Already battered by the latest Indian readership findings and tough economic conditions, the print industry now faces the Supreme Court’s ruling that asks newspapers and news agencies to implement the recommendations of the Majithia Wage Board, which means newspapers and news agencies will now have to pay their employees the revised pay scale with arrears from November 2011. Furthermore, the employees will also be paid revised wages from April 2014 onwards, as per the Supreme Court’s decision.
Newspapers and news agencies have been contesting the validity of the Act, which was rejected by Chief Justice P Sathasivam and Justices Ranjan Gogoi and SK Singh.
When contacted, Mohit Jain, Executive President, Supply Chain, BCCL said, “We have already published our views in the Saturday, February 8, 2014 Delhi edition of The Times of India.” The paper had published a quarter-page report on Supreme Court’s decision under ‘Times View’, stating, “The Supreme Court judgment will deal large sections of the print media a grievous body blow and will financially weaken even the few strong companies that are left in an industry that worldwide is under crushing pressure, with its very existence in question.”
The article further stated, “Even more shocking is that this is the only industry in India where wages are fixed for an organized industry by a centrally-constituted outside body, and where the terms and conditions of employment make it difficult for managements to weed out even the most inefficient and unproductive workers. Every survey in the world has shown that labour inflexibility actually hurts creation of jobs – employers are wary of hiring even in boom time if they are not allowed to trim the workforce in a downturn. A flexible labour market, on the other hand, gives employers the confidence to add staff when a company, industry or market is expanding.”
In a joint statement issued on Friday, February 7, 2014, Sujata Madhok, President, Delhi Union of Journalists and Rajkumar, Secretary, Delhi Press Unity Centre said, “It is a singular irony that the Bennett Coleman & Co, the biggest newspaper group with enormous revenues at its command, refuses to pay employees the wages recommended by a tripartite Wage Board, which included representatives of the newspaper industry. The newspaper owners, despite being party to the Wage Board and its 2011 award, challenged that award in court, thus further stalling revision of pay for over two years.”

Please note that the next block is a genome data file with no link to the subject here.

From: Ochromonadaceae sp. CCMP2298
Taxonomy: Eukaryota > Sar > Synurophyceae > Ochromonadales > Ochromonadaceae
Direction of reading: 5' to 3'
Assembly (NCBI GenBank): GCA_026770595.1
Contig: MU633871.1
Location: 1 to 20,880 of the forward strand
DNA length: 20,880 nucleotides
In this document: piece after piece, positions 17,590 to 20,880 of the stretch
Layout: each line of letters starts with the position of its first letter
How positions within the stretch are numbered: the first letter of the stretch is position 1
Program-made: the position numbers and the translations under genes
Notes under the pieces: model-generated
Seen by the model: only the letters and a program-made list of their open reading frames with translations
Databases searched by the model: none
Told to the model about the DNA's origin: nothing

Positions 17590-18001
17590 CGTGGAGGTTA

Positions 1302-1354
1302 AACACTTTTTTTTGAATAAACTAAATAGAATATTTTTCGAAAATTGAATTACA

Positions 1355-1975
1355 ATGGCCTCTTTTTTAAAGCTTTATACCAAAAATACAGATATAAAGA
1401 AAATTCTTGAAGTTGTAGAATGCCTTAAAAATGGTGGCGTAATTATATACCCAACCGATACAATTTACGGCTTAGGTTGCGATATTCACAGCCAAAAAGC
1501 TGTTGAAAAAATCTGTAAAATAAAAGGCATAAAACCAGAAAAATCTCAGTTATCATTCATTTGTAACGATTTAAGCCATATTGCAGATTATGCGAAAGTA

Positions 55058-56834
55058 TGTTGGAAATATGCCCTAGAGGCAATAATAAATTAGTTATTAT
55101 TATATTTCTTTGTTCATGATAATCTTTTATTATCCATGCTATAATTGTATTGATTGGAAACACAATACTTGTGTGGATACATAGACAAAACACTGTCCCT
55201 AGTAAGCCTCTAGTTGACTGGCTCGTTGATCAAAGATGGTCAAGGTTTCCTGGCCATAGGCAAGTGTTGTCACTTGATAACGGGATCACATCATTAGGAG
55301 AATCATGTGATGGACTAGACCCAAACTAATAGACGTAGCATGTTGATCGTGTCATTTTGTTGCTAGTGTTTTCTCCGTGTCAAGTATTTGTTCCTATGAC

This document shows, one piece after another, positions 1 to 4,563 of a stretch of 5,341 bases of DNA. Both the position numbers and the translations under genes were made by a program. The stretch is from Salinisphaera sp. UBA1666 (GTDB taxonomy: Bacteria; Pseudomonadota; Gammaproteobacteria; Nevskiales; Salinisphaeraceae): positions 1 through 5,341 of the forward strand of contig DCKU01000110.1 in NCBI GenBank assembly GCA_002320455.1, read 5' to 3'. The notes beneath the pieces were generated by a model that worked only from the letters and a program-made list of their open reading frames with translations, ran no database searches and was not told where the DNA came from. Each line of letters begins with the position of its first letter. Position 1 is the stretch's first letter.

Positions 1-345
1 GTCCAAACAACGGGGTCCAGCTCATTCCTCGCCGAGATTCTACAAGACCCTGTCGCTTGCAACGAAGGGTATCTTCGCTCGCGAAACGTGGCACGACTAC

Zaheeruddin Ali Khan, Managing Editor, The Siasat Daily remarked, “It is a deadly blow to the entire newspaper industry, which is already going through a bad time, and on top of it the Supreme Court’s judgement will impact the industry as a whole. WAN’s report states that newspapers are here to stay till 2037, but with the ongoing increase in the usage of other media such as online, television, radio, OOH, and with the ongoing problems that the newspaper industry has been facing, I wonder how many of them will sustain.”
His sentiments are echoed by Kurian Abraham, Editor & MD, Dhanam, who said, “The decision is good, but it is difficult to implement. After all, how much can a newspaper afford? We are talking about a liberalised economy, where everything is market driven. However, in the present scenario, most of the print and television players are in a difficult situation. So, this initiative could be a well thought one for later, but not now. Implementation of this could see good and meaningful players exit from the business.”
While the decision seems to spell trouble for the newspaper industry, the question remains is how bad is the blow? Will it actually translate into the exit of valuable players? KRP Reddy, Director - Advertising & Marketing, Sakshi shared, “We will have to restructure the entire wage bill, which is not that easy. I think the industry has to get together and take a decision on this and also go along with the INS. Because at the end, this recommendation is economically not viable. May be starting next week we will be able to speak clearly on this.”
All other leading newspapers declined to comment on Supreme Court’s decision.
With inputs from Deepa Balasubramanian